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Pet For My Niece

Discussion in 'General Discussion' started by Gdp1219, Jan 30, 2016.

  1. Gdp1219

    Gdp1219 New Member

    My niece is a young animal lover with a father with the the most severe possible allergies. (cat or dog hair on a friend's clothes is enough to set off an asthma attack). Niece is in the market for her first pet but we are a bit undecided. She is a home schooled kindergartener, but extremely bright and animal centered. Her main priority is something she can touch, and her mother's is something fairly low maintenance. No idea is too odd. Someone suggested stick bugs but we fear they may be a bit fragile. I was thinking of maybe a tiny baby snake she could grow with possibly? (I have had many myself in the past). She also loves lizards (she leaves food and "nesting" outside for the wild geckos where she lives in Georgia) but again, I also worry about them being fragile.

    My million dollar question is this: what fur-free non traditional creature would be an easy (possibly educational) pet that is hardy enough to be handled (under supervision, of course), yet simple enough to teach a tiny animal lover responsibility? No answer is too strange. If it's hairless and hardy it will be loved beyond its understanding and be treated like royalty! What better crowd to ask than all of you? :)

    Thank you for your help,
    Gina
     
  2. Buggy0123

    Buggy0123 Established Member

    You should look into leopard geckos and bearded dragons. Both are good reptiles for people who may not have kept animals before. Bearded dragons are a bit more high mantinence and get a lot bigger than leopard geckos, but they both can be just a rewarding. If you're looking for something cheaper, go with the leopard gecko. They stay small, max I've seen them is about 8 inches from head to tip of the tail (excluding Giants). Bearded dragons could reach two feet. They're completely docile though which you may not guess from their looks and size (docile of treated correctly ;) ). So if I were you, take a look into these, they're pretty cool and maybe along the way you'll come across something else that may suit your niece more. Happy hunting.
     
    Kristof likes this.
  3. Darkbird

    Darkbird Elite Member

    Some other choices would be either a corn snake, Honduran milk snake, or maybe a ball python, on the snake side of things. All are reasonably good starter reptiles. Ball pythons tend to be calmer in the hand and bigger around, but can occasionally have some issues feeding that can be stressful for the keeper, but not usually for the snake. Corns and milks tend to be much more active, both while handling and in their cages. None will normally bite, except as hatchlings sometimes when they think everything is going to eat them.
    Another lizard to consider is the crested gecko. While they are more expensive than leopard geckos normally, their setup can be much simpler, since they require no special lighting, nor do they need heat unless your house is kept especially cold in winter. They also can be raised and live entirely on prepared diets, one of the few reptiles that can, where as the other lizards mentioned will need live bugs, and the snakes will need rodents, though the vast majority will accept frozen/thawed rodents.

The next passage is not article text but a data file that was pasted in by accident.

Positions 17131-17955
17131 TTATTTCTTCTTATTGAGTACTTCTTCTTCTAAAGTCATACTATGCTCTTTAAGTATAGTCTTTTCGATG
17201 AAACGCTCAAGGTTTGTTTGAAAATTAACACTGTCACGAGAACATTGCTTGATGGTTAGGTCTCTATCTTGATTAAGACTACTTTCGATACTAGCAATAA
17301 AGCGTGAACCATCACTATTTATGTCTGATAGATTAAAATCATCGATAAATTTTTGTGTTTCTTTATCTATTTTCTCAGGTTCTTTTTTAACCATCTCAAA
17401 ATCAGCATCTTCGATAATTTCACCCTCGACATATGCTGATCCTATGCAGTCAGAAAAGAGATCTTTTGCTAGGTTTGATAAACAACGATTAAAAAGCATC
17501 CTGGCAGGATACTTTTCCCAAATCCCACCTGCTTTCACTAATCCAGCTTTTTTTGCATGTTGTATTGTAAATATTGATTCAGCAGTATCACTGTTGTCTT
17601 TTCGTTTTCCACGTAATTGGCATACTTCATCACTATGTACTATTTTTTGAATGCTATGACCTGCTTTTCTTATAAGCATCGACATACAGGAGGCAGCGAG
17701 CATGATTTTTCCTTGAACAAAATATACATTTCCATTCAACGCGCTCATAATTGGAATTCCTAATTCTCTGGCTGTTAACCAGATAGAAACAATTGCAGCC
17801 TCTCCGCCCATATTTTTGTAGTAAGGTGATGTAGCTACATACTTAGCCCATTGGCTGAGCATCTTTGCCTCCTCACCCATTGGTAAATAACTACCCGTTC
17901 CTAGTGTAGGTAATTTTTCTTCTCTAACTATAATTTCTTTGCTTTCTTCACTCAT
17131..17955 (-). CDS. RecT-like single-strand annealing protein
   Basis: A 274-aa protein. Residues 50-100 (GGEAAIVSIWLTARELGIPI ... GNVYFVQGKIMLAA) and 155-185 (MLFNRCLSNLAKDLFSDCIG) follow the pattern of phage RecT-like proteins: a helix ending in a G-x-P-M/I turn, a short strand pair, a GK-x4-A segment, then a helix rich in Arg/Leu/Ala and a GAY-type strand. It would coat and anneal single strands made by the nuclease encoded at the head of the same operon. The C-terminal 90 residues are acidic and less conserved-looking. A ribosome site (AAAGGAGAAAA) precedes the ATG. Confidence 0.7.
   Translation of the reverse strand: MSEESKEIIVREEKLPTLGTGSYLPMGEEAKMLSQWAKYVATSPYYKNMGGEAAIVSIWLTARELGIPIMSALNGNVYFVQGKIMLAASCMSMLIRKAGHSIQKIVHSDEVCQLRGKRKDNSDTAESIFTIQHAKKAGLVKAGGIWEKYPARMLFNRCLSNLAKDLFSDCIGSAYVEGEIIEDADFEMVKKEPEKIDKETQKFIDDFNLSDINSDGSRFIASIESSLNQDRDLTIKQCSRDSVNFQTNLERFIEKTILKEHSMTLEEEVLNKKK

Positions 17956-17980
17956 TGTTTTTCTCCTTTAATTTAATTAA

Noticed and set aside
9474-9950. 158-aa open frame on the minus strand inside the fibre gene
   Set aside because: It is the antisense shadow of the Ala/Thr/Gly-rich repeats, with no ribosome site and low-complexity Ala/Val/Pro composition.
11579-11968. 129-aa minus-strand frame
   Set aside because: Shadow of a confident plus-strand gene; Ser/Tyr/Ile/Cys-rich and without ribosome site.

So this should give you some ideas at the least. Best thing would be to read some caresheets here on the different species mentioned and get an idea of what is involved with taking care of each, and see how that will fit what you want.
     
    Kristof likes this.
  4. Gdp1219

    Gdp1219 New Member

    How would a small tortoise fare as a pet for a small person like my niece? Is this something she could handle while supervised without it having a little tortoise heart attack? Their veggie diet would be a great fit for this vegan family, so it would eat like a king under their care :)
     
  5. Darkbird

    Darkbird Elite Member

    Can't say for sure, as I don't really have enough hands on experience with tortoises to say, but they definitely are not going to like being carried around and pestered constantly. If they aren't kept reasonably level, it puts pressure on their internal organs, which isn't fun for them. Also be aware some of the more common species get very large, and most will live an extremely long time.
     
  6. Kristof

    Kristof Well Established Member

    Hermann's tortoises don't get very big & they are SUPER friendly :) One of those would be awesome! Just know they can live like 80 years.
     
  7. Yonoi

    Yonoi Member

    Tortoises often get very large and require a big enclosure. I think something like a leopard gecko or bearded dragon would be more fun for her. They are relatively low maintenance, won't break you budget and can be very tame! She might have fun preparing fruit and salads for a beardie.
    On a side note, leopard geckos are a little more fragile than a bearded dragon and may drop their tail if handled roughly.
     

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